History wasn’t always as safe as it was meant to be. Whereas now to find scary history you have to come here to The Spooky Isles, in 12th century Britain waiting to jump out and convince you that there were horrible monsters lurking behind every corner.
Respected historians like Geoffrey of Monmouthshire collected tales that claimed Britain was named after a Roman called Brutus who came here and did a WWE/BFG crossover by getting his friend Corineas to wrestle all the giants to death (except two, who stayed alive and fought for him, and who are believed to be buried somewhere under London… although this is more likely to be a confused urban myth than real folklore, the confused memories of effigies used in the Lord Mayor’s Parade.)
Other historians, like William of Newburgh were frostier and kept to the facts – ordinary things like stories of dancing corpses, and an abusive husband who comes back from the grave to crawl back into bed with his wife.
Most of the people reading The Spooky Isles will have an idea who King Arthur is. Whether you’ve read Le Morte Arthur, or experienced the gentler teaching aid of Bradley James’ torso on the BBC show Merlin, you probably know the basics. Arthur’s a hero whose wife sleeps with his best friend, and then he’s killed by kid he made getting with his sister (well… his half-sister, but you can still see why Guinevere decided to explore incest-free relationships.)
The standard post-death of Arthur is well known: he’s taken to Avalon and healed by Morgan/Morgana le Fey. As Geoffrey of Monmouthshire writes in his History of the Kings of Britain, “Then that famous Arthur was mortally wounded, who from there, the river Cam, was taken to the island of Avalon for the healing of his wounds.”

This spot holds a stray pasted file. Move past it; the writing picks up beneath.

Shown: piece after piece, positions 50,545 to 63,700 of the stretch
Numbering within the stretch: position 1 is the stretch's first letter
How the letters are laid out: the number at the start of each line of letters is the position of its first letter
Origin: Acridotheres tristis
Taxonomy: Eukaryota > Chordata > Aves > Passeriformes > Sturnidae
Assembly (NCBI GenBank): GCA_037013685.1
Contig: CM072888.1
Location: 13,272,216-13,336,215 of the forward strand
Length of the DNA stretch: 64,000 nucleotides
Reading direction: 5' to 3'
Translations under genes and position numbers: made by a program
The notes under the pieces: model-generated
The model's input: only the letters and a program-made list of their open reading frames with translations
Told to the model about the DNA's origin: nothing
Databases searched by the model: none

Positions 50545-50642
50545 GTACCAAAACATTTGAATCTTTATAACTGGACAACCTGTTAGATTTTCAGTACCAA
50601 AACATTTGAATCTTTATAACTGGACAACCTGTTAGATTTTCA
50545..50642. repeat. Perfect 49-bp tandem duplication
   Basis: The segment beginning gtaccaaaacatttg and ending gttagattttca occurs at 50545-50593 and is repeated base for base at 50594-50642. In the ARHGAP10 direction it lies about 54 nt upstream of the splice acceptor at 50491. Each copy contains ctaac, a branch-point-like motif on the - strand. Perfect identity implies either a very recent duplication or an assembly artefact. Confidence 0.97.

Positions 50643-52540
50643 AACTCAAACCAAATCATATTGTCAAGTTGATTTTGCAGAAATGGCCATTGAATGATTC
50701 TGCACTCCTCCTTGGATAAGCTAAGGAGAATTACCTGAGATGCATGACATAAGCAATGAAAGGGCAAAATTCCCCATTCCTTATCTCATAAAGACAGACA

Where is Avalon?
R.S. Loomis points out that the Irish world Ablach means ‘rich in apples’ and is used to describe the island home of Manannan, the God of the Sea. It’s also worth noting that in the Welsh tradition Avallach is the name of Moargana’s father, another possible early link between faeries, Avalon and water (a traditional home of the dead in early European mythology. Godfrey of Viterbo, a German writer, recorded a prophesy form 1190 where Arthur would be preserved in the depths of the sea and reign as he had on land.)
Glastonbury has also been associated with the sleeping/dead Arthur. Henry H Payton writes that the association came from a spurious etymology of the word Glastonbury with the eerie fortress of glass mentioned in the poem Preiddeu Annwn.
Monks were even said to have found Arthur’s tomb at Glastonbury in 1191, reporting that he was a giant with a skeleton covered in nicks and chips as well as the final wound that ended him. Mallory’s Le Morte Arthur even tried to reconcile the two traditions with the already existing folk traditions of Arthur’s return, saying that he would go from the Isle of Avalon to be healed, and that from there he would be buried in Glastonbury until “he shall com agayne, and he shall wynne the Holy Crosse.” An older source, the Black Book of Carmarthen, contains the line, “Concealed till Doomsday the grave of Arthur.”
But this well known tradition isn’t the end for Arthur. There are a number of folk traditions that make it very clear that the Once and Future King definitely doesn’t sleep…